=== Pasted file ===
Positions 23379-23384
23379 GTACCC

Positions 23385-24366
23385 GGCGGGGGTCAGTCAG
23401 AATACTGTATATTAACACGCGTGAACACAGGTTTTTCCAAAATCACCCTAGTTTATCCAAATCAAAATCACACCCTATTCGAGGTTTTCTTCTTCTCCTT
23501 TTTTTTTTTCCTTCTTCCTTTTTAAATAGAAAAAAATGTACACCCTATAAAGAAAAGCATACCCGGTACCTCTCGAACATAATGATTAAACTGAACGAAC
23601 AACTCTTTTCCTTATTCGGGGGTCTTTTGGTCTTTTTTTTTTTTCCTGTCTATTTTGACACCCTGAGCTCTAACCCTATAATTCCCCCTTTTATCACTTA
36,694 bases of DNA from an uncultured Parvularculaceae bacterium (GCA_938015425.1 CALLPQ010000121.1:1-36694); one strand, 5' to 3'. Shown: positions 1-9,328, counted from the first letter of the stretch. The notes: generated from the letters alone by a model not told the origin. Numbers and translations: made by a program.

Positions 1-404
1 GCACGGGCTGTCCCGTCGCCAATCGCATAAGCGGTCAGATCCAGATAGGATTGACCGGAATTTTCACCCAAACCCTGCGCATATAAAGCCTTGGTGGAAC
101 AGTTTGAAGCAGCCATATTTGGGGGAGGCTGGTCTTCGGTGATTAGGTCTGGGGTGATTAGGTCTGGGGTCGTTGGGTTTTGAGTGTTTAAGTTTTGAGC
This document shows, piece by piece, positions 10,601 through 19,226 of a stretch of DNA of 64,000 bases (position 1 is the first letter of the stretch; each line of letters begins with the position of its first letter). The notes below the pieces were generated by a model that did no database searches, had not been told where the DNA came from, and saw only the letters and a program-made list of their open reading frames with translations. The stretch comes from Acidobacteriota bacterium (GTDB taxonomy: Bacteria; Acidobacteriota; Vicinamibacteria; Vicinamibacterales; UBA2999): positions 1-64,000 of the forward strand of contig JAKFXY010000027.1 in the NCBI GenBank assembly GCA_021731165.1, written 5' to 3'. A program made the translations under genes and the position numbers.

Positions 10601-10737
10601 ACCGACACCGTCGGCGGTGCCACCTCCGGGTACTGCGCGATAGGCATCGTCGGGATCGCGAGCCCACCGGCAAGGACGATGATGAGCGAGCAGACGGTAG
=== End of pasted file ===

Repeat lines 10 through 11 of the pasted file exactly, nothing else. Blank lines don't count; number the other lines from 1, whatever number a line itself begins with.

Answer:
1 GCACGGGCTGTCCCGTCGCCAATCGCATAAGCGGTCAGATCCAGATAGGATTGACCGGAATTTTCACCCAAACCCTGCGCATATAAAGCCTTGGTGGAAC
101 AGTTTGAAGCAGCCATATTTGGGGGAGGCTGGTCTTCGGTGATTAGGTCTGGGGTGATTAGGTCTGGGGTCGTTGGGTTTTGAGTGTTTAAGTTTTGAGC